Last week, the New York Times devoted a considerable amount of coverage to Mississippi’s Personhood Amendment, which is on the ballot this November. On Tuesday the paper ran a news article that, by mainstream media standards, was actually fairly balanced. The Times, unlike most other media outlets, actually reported on the divisions in the pro-life movement and explained why many Catholic bishops and Beltway pro-life groups have concerns about personhood as a strategy. Additionally, the supporters of the personhood amendment who were interviewed were physicians and lawyers, not cranks or fringe characters.
The Times also demonstrated that the personhood amendment has bipartisan support in Mississippi, mentioning that the Democratic party’s nominee for governor supports the amendment, despite some misgivings. Of course, the Times granted plenty of coverage to the sensationalistic arguments of personhood opponents, namely that the amendment would jeopardize contraception. Interestingly, most of the personhood supporters interviewed in the article did not seem concerned about this. They either dismissed the arguments as political or thought stopping abortion was a greater priority.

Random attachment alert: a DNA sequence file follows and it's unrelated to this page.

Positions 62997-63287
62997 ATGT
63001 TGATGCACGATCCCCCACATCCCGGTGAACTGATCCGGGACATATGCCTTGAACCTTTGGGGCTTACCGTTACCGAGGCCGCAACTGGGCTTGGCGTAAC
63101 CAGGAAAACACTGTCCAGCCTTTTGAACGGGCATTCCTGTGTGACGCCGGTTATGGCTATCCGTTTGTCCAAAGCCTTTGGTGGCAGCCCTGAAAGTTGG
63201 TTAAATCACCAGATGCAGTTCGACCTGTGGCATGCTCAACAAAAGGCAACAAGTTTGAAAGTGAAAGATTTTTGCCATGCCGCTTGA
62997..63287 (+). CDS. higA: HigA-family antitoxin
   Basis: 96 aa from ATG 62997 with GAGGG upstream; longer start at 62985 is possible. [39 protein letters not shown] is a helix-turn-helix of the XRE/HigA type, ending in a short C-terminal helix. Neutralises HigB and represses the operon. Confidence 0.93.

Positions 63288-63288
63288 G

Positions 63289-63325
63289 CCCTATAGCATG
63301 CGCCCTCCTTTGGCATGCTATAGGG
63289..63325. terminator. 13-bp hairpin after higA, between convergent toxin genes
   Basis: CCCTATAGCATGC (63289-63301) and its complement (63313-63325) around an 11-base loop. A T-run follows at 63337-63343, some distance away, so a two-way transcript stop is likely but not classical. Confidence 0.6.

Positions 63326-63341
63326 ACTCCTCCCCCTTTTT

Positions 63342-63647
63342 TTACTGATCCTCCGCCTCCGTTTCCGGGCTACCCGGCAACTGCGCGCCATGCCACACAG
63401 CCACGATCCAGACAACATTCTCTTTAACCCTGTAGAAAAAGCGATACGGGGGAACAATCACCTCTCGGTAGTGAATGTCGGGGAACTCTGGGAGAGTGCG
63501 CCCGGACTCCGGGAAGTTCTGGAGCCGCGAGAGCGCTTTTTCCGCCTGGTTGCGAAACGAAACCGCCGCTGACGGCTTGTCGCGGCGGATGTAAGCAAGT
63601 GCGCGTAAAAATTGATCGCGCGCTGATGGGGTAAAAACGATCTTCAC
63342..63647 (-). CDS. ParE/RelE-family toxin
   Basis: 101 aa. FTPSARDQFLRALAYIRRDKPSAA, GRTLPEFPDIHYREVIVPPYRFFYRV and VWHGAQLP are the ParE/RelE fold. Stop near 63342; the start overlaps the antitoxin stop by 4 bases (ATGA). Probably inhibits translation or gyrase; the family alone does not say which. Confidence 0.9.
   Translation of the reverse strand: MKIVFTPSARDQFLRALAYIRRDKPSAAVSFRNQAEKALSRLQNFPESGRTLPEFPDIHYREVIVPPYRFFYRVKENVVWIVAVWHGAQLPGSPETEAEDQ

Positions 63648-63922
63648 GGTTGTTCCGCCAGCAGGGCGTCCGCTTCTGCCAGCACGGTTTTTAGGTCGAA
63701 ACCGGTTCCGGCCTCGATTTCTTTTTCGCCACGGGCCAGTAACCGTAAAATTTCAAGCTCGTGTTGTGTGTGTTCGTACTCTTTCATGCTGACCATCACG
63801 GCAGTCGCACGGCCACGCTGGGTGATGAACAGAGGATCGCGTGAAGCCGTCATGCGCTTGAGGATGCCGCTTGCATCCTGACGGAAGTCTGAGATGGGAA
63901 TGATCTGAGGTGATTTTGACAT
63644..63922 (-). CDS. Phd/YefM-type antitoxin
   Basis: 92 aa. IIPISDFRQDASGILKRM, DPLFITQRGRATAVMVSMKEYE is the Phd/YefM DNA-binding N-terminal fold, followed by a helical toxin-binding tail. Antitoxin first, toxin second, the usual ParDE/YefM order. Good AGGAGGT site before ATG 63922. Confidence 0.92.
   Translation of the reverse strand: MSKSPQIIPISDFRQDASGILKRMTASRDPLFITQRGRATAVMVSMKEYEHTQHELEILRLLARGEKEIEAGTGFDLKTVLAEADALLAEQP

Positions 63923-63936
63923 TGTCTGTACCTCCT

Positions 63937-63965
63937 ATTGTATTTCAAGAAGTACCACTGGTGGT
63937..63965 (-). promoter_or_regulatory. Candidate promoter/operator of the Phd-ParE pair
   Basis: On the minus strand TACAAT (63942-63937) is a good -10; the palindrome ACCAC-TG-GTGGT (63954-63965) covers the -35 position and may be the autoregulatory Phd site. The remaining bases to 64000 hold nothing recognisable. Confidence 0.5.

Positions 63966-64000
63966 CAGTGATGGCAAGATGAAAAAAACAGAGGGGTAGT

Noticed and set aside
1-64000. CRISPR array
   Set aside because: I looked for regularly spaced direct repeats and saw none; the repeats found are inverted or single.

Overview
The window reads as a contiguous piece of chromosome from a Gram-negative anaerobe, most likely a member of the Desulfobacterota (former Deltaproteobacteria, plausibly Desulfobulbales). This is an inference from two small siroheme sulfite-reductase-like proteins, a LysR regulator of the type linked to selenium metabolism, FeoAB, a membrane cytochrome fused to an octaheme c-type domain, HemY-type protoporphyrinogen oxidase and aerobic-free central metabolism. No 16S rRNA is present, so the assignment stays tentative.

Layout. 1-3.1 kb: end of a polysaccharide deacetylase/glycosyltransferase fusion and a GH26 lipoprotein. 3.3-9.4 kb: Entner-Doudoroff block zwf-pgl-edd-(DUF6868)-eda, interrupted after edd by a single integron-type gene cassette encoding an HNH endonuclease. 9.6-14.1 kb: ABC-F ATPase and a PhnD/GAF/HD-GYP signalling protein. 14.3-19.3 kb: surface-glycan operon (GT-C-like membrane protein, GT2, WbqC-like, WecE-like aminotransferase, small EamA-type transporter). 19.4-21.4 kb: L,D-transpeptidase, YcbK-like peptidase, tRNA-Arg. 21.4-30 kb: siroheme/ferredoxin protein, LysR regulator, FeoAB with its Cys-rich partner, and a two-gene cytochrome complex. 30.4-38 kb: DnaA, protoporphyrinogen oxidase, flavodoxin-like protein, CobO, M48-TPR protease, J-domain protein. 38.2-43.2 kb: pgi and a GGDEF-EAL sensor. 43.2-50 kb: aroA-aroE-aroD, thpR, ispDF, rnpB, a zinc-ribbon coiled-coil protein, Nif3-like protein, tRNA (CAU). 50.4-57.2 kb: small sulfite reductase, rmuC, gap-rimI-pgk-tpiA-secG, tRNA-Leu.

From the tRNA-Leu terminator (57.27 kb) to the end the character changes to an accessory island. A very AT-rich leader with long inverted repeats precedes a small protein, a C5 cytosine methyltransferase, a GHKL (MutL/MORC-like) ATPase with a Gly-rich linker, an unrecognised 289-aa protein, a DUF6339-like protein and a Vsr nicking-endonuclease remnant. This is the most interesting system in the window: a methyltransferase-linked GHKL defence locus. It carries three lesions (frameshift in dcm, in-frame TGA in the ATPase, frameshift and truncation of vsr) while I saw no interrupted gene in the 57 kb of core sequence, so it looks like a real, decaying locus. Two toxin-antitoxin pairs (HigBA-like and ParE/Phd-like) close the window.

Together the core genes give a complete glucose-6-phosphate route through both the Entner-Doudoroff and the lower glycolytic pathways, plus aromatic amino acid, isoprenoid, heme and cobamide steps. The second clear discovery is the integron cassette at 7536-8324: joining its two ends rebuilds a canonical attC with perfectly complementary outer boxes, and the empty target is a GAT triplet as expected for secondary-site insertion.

Unfortunately, the Times’s Thursday house editorial against the Mississippi Personhood Amendment read like a NARAL or a Planned Parenthood press release. It highlights the most extreme and sensationalistic arguments of personhood opponents. It states that “pregnant women might be subject to criminal persecution. Of course, in the days before Roe v. Wade, there is little evidence to suggest that women were prosecuted for illegal abortions. Furthermore, the house editorial states that “fertilized eggs might be eligible to inherit money.” An amusing charge since unborn children can already be included in wills in many states.
What is interesting is this is almost certainly the first time that the New York Times has editorialized against an initiative in Mississippi. In fact the Times typically editorializes about ballot initiatives which appear on the ballot in California or other highly populated states. As I have argued before, this increased coverage from the mainstream media – even negative coverage — is good evidence of the progress of the pro-life movement.
— Michael J, New is an assistant professor at the University of Michigan–Dearborn and a fellow at the Witherspoon Institute.